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Circular Cieling



Sr. Little Flower CMC
Provincial Superior

Dear ones,
We have a good theme and spirit to follow in these years given by our Congregation and that is as we all know “GO AND DO LIKEWISE” (LK:10:37)
This is when he told the Parable of the Good Samaritan (Luke 10:25-37), to explain that people should love everyone, including their enemies. It is easy to love friends and family, but it is much more difficult to love those who you may not get along with, or even those who may harm or hurt you. The term “Good Samaritan” today refers to a person who helps others in a random act of kindness. It originated from the Parable of the Good Samaritan, a story that is very familiar to Christians.

In the story, a Jew was robbed and left to die by his assailants. Two highly respected men passed by him but decided to walk away. Then a Samaritan came along. Unlike the other two, he tended to the man’s wounds and brought him to an inn. Then he gave money to the innkeeper saying, “Look after him and when I return, I will reimburse you for any expense you may have”.What makes this story very compelling is that Jews and Samaritans are historical enemies. Jews don’t talk to Samaritans as they consider them renegades. And this enmity is returned by the Samaritans. Having the intent to help is good but acting on that intent is much better. The Samaritan’s intent didn’t save the wounded man from death. It’s his actions that ultimately saved the man’s life. He didn’t walk away just like the two men before him. He decided to do something.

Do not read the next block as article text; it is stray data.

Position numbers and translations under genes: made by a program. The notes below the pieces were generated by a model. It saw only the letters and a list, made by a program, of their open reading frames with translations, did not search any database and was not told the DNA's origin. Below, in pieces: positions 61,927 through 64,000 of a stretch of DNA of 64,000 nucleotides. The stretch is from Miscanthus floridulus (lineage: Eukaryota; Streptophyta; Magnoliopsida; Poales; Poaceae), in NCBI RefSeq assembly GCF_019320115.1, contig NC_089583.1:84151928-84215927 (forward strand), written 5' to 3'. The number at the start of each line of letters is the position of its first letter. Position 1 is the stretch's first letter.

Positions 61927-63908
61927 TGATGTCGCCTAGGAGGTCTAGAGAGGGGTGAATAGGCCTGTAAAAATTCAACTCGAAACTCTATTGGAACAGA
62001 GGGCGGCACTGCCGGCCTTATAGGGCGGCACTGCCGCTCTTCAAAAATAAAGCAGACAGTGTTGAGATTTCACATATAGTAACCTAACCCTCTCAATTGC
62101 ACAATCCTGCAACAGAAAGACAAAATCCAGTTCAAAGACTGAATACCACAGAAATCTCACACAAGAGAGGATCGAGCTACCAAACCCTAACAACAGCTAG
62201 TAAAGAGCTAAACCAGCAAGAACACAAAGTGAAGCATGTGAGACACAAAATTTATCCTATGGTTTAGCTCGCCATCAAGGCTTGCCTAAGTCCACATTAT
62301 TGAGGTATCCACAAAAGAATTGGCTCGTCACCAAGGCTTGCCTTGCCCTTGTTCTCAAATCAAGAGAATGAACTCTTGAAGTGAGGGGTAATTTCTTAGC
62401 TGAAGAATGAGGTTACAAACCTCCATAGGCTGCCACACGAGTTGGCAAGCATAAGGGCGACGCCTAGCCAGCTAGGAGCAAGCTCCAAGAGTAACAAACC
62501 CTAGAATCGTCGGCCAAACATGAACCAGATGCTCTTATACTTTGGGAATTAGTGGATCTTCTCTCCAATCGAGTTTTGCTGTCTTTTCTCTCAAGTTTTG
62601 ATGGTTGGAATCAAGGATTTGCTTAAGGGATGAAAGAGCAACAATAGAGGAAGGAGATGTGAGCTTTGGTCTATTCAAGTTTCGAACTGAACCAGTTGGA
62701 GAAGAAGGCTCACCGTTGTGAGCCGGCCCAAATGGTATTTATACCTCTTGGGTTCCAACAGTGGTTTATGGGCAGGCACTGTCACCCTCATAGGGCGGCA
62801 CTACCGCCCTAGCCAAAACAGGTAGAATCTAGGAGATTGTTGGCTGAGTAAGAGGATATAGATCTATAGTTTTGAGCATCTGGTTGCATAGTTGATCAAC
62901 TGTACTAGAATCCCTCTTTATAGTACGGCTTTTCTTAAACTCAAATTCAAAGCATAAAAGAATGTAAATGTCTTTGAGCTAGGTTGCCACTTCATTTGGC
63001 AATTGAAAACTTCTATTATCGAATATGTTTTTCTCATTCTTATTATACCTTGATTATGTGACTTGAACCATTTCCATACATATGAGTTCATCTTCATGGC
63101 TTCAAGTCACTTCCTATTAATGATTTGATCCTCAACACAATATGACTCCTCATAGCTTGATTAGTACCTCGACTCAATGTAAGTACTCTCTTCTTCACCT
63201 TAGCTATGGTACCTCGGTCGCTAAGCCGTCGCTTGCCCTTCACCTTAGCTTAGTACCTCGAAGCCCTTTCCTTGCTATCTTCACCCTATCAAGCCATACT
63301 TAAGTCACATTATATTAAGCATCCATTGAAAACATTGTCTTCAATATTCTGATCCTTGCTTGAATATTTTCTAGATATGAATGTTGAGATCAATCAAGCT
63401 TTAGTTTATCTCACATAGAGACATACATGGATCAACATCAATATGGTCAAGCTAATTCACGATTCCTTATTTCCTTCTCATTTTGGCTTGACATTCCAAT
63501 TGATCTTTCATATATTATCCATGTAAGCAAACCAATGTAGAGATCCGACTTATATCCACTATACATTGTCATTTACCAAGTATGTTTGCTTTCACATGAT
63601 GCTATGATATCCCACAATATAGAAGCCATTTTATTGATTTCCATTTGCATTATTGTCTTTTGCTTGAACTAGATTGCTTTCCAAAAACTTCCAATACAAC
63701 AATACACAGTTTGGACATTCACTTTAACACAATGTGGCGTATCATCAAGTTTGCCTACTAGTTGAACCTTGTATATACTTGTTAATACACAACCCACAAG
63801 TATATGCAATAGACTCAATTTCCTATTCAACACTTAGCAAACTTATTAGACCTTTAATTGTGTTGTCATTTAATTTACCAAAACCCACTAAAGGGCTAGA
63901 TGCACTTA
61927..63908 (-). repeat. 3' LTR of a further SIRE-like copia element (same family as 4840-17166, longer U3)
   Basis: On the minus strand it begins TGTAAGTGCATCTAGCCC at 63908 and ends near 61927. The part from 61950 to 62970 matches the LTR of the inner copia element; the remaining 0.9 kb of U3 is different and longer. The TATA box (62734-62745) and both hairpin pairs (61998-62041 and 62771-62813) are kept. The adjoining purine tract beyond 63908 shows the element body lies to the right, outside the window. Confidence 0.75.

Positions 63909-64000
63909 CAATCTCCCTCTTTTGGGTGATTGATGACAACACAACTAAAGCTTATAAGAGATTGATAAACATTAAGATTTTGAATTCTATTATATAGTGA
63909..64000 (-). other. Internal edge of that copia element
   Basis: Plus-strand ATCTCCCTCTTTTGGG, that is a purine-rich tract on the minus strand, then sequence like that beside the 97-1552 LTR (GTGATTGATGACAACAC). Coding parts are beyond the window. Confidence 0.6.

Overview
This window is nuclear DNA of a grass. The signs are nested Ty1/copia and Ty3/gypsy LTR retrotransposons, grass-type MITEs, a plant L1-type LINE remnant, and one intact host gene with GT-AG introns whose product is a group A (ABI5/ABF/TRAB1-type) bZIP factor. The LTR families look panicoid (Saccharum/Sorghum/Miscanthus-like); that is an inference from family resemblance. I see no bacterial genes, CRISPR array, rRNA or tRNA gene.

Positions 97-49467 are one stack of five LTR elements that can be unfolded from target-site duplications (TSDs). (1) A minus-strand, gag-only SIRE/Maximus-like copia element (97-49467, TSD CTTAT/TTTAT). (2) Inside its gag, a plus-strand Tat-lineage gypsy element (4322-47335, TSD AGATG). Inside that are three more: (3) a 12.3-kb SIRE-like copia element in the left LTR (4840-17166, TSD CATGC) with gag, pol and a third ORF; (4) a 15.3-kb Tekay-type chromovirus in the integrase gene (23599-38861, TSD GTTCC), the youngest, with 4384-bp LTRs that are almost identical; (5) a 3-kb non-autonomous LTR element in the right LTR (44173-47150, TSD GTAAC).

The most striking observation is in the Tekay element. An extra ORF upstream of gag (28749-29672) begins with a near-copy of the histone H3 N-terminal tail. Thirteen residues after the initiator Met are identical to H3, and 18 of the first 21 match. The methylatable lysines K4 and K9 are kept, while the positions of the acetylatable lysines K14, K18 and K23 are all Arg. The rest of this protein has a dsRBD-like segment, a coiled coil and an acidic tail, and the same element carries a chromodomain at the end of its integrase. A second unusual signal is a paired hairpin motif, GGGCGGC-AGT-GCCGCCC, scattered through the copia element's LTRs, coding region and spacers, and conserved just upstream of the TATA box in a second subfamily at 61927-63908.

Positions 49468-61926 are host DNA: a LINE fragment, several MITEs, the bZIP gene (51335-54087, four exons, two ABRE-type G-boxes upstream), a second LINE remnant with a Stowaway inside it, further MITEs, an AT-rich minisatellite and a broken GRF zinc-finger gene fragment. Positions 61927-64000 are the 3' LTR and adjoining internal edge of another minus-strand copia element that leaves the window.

In our time, that half-dead man’s photos would end up in social media before he even gets to the hospital. Everybody would take pictures but very few would actually dare to help. We’ll feel sorry for that person but not enough to get involved. Now, are we the good Samaritan or are we the men who walked away? Consider putting yourself in the Samaritan’s shoes. What would you have thought of first? The fact that he’s from a different race or that he is dying and needs help? Be honest with yourself, would you help someone if you know they will never be able to return the favour? If you answered yes, then good for you. But most of us wouldn’t.

Most of us help because we are expecting a reward of some sort. We return a lost wallet and expect the owner to reward us. We help our friends because we assume that they’ll also help us when we are in need. But, in doing so, we create a world where we only help “our kind” and those who are “one of us”. There is not much incentive to help strangers if we know we can get nothing from them. The Samaritan knew that the wounded man may never help him in return. Yet, he pressed on because he knew it’s the right thing to do. Being a Good Samaritan in its modern-day context is hard. Most of the time, we are so wrapped up in our own lives that we forget about our less fortunate brethren. But you can still fix that. Start with little acts of kindness and practice more empathy. Think less about what others can do for you and more on what you can do for them. That, in itself, is already being a good Samaritan.

Lets practice the spirit of Good Samaritan as Jesus says: “GO AND DO LIKEWISE” (LK:10:37)

Stay blessed
Sr.Little Flower CMC
Provincial Superior
Vimala Province Ernakulam

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